‘Even In Times Of Emergency,’ Federal Law Prohibits Religious Discrimination [IF]


Mary Margaret Olohan 

Attorney General William Barr emphasized in a Tuesday statement that “even in times of emergency,” federal law prohibits religious discrimination.

The attorney general released a statement Tuesday on religious practices and social distancing during the coronavirus pandemic.

The statement comes after Barr intervened in a Mississippi church’s lawsuit against Greenville police who ticketed congregants during a drive-in-service. The attorney general said that the ticketing “strongly suggests that the city’s actions target religious conduct,” Fox News reported.

While Barr encouraged Americans to follow social distancing directions issued by both state and local authorities, he noted that “even in times of emergency, when reasonable and temporary restrictions are placed on rights, the First Amendment and federal statutory law prohibit discrimination against religious institutions and religious believers.”

“Thus, government may not impose special restrictions on religious activity that do not also apply to similar nonreligious activity,” Barr said. “For example, if a government allows movie theaters, restaurants, concert halls, and other comparable places of assembly to remain open and unrestricted, it may not order houses of worship to close, limit their congregation size, or otherwise impede religious gatherings.”

“Religious institutions must not be singled out for special burdens,” the attorney general said.

Barr referred to the Statement of Interest that the Department of Justice filed Tuesday in support of the Mississippi church, Temple Baptist Church, saying that the city “appears to have thereby singled churches out as the only essential service (as designated by the state of Mississippi) that may not operate despite following all CDC and state recommendations regarding social distancing.”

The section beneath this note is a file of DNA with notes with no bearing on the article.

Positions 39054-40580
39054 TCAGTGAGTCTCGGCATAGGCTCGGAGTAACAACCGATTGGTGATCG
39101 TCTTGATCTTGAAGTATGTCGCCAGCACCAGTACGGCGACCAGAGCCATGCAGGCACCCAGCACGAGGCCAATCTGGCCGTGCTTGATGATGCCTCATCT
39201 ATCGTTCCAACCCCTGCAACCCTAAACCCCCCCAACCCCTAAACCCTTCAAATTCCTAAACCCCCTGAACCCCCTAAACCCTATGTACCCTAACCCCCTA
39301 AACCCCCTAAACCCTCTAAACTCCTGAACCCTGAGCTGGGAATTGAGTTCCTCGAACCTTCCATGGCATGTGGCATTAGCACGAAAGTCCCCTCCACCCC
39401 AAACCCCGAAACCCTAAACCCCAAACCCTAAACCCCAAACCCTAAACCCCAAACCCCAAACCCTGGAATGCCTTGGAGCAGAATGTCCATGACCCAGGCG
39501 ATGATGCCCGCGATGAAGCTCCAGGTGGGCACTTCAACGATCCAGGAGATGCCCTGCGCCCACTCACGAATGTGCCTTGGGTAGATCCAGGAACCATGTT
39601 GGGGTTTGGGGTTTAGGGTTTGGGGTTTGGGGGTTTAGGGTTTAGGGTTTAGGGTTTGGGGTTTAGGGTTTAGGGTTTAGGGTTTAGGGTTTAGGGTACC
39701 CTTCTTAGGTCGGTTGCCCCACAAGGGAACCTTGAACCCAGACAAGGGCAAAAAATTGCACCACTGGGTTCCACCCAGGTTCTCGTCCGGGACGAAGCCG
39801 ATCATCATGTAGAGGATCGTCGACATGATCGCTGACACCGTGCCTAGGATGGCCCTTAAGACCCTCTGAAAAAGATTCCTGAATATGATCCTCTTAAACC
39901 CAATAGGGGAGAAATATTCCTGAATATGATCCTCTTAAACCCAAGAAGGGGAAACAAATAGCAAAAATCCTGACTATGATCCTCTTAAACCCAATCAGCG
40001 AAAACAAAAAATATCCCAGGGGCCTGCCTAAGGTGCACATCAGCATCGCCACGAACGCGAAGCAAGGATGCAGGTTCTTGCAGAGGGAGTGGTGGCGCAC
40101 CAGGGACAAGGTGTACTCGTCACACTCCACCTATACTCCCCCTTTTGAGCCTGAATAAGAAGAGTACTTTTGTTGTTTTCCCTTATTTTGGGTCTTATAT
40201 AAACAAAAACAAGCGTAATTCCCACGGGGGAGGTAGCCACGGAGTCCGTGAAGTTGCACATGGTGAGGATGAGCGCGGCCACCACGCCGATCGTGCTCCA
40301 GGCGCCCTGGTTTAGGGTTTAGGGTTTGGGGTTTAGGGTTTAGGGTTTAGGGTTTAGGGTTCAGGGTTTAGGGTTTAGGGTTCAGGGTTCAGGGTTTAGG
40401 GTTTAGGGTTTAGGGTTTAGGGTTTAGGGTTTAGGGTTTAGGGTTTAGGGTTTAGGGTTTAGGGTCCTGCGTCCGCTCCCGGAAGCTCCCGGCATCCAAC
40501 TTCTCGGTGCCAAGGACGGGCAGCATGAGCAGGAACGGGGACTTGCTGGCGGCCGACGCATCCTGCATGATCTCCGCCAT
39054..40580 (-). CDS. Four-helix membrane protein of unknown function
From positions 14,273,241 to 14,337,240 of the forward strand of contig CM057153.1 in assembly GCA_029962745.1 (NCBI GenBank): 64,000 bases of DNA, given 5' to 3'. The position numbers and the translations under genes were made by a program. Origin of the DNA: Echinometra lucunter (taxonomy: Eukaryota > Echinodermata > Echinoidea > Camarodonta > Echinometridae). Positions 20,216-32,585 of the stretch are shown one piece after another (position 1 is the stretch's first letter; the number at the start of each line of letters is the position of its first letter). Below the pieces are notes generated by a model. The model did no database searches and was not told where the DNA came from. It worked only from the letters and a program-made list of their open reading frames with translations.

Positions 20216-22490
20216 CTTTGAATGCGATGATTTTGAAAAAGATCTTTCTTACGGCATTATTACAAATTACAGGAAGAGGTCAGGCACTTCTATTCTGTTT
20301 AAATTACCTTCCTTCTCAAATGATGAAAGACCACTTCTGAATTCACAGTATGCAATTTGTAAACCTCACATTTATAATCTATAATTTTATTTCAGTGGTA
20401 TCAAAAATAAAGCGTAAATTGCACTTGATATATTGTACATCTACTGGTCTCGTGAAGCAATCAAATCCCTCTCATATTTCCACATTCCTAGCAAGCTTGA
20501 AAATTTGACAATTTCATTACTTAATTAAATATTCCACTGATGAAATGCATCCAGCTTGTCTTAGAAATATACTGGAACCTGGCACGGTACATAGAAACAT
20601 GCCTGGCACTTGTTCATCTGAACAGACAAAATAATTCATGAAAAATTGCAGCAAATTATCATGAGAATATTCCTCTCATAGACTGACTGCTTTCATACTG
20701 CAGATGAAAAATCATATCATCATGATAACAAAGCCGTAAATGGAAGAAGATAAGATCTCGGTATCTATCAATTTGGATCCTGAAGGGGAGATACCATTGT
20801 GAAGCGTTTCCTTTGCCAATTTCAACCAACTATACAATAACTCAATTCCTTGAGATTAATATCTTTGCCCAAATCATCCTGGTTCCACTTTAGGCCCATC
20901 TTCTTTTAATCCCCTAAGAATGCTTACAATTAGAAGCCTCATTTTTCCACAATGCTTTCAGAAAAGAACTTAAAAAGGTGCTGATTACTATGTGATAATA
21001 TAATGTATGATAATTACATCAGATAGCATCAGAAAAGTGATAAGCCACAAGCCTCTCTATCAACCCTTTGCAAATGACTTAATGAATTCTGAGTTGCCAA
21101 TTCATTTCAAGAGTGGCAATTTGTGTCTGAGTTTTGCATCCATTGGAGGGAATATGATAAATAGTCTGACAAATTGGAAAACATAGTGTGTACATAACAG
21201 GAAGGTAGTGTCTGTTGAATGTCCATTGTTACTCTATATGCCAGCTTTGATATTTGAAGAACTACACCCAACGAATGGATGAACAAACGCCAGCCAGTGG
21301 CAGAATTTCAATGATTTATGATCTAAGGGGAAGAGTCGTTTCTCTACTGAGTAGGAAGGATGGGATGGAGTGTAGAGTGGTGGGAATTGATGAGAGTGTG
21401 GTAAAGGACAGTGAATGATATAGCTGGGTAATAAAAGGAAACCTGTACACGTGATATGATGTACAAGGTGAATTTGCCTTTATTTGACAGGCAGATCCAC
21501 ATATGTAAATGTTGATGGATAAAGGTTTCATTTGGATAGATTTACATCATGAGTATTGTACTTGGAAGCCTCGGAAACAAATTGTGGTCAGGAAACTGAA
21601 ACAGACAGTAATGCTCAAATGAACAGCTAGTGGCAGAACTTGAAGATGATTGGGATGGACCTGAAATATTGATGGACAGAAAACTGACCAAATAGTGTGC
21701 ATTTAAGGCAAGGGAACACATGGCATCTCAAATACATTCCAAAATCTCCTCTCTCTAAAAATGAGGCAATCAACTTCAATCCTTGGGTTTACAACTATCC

Where states have not acted evenhandedly, they must have compelling reason to impose restrictions on places of worship, the attorney general said. They also must ensure that the restrictions are “narrowly tailored to advance its compelling interest.”

“Religion and religious worship continue to be central to the lives of millions of Americans,” Barr said.

“This is true more so than ever during this difficult time.  The pandemic has changed the ways Americans live their lives.  Religious communities have rallied to the critical need to protect the community from the spread of this disease by making services available online and in ways that otherwise comply with social distancing guidelines.”

The attorney general concluded by noting that the DOJ will be watching for any state or local government that “singles out, targets, or discriminates against any house of worship for special restrictions.”

 

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Image: Office of Public Affairs



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